China Pick a Wrong Fight in the West Philippine Sea

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Published on July 15, 2020 by

A Chinese government survey ship is trailing an exploration vessel operated by Malaysia’s state oil company Petronas in Malaysian territorial waters in the South China Sea.

According to Malaysian security , the Haiyang Dizhi 8 was flanked at one point on by more than 10 Chinese vessels, including those belonging to the maritime militia and the coast guard. The Haiyang Dizhi 8 was 324 km (200 miles) off the Malaysian coast, within Malaysia’s exclusive economic zone, Marine Traffic data showed.

Since  last year, Petronas has been conducting exploration activities near an area claimed by Malaysia and Vietnam as well as by China. In mid-April, the Haiyang Dizhi 8 – the Chinese government survey vessel – started operating in the area, escorted by coast guard and China Maritime Militia vessels.

The incident prompted the U.S. to call on China to stop its “bullying behaviour” in the disputed waters, citing concern over Beijing’s provocative actions towards offshore oil and gas developments there.



As standoff continue, US Navy warship, the USS Gabrielle Giffords, a littoral combat ship, left port in Singapore for the South China Sea on April 25 and sailed near the site of a survey being conducted by the Chinese vessel Hai Yang Di Zhi 8.

The USS Gabrielle Giffords joins the USS America, USS Bunker Hill, and USS Barry in demonstrating the American naval presence in the South China Sea. They were recently joined last week by Australian frigate HMAS Parramatta in a joint exercise. The K.D. Kelantan, a Royal Malaysian Navy warship, has also been patrolling the area.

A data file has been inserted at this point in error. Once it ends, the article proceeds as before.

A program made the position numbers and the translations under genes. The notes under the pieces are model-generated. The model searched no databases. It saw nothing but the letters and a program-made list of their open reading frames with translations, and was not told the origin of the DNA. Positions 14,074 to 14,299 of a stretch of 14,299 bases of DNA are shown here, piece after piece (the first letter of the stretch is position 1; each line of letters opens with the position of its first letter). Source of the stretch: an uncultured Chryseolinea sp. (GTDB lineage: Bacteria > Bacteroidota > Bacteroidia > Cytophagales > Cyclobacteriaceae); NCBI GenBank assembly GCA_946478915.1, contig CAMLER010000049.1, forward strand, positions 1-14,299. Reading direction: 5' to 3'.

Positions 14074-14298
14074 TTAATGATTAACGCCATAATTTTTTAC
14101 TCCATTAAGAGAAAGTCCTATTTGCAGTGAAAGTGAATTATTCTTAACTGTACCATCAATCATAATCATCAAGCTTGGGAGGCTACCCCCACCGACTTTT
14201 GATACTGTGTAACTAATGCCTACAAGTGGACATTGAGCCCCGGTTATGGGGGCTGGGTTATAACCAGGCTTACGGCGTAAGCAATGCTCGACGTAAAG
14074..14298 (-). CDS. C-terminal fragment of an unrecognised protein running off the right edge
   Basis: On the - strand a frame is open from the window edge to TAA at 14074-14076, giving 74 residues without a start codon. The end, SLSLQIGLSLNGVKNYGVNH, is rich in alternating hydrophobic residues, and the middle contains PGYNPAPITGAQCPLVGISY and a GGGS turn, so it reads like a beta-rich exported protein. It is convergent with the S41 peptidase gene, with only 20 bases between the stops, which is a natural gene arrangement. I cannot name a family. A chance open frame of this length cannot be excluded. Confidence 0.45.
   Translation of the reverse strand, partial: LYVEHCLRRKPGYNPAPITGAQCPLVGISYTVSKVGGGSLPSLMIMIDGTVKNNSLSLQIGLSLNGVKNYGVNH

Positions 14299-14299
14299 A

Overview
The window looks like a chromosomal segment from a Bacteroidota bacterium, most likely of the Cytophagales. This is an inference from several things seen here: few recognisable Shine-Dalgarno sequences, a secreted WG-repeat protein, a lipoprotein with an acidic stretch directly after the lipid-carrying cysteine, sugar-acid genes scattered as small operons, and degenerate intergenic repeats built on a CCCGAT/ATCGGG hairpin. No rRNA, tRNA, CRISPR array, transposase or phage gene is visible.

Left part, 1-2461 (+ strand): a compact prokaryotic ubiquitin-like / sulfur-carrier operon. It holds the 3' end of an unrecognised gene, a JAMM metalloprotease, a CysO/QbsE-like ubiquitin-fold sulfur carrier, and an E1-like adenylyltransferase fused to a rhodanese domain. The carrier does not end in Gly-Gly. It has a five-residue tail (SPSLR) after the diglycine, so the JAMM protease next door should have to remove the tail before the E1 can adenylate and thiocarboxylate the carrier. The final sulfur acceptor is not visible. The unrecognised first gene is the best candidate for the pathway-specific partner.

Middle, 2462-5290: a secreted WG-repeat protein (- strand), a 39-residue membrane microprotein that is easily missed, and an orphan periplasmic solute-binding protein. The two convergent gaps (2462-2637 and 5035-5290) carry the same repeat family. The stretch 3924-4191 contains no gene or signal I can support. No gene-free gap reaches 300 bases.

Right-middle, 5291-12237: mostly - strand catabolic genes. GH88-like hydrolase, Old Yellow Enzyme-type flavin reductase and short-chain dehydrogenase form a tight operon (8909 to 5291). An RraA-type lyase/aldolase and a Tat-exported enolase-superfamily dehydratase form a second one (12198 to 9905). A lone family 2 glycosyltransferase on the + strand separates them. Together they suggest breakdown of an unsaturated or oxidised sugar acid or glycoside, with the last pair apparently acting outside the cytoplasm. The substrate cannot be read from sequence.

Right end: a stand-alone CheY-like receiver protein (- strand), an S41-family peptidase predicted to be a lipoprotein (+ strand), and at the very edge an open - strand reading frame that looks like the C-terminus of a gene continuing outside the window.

“During the passage exercises, the ships honed interoperability between Australian and U.S. navies, including replenishment at sea, aviation operations, maritime maneuvers, and communications drills,” the Australian Defence Department said in a statement which sought to play down its role.



Meanwhile, Mr. Hishamuddin said, international law guarantees the freedom of navigation, the presence of warships and vessels in the South China Sea has the potential to increase tensions that, in turn, may result in miscalcul­ations which may affect peace, security, and stability in the region.

Beijing also established two research stations on its artificial islands in the Fiery Cross and Subi reefs, which are claimed by the Philippines. It also established a “mental health facility” in Mischief Reef, which has been declared by the international tribunal in The Hague as within the Philippines’ exclusive economic zone.

The Philippines director for the Institute of Maritime Affairs and Law of the Sea said,  China’s obvious double­faced diplomacy, building up aggression in the South China Sea while offering medical equipment to neighboring countries, had successfully silenced potential protests by the Philippines and other ASEAN countries.

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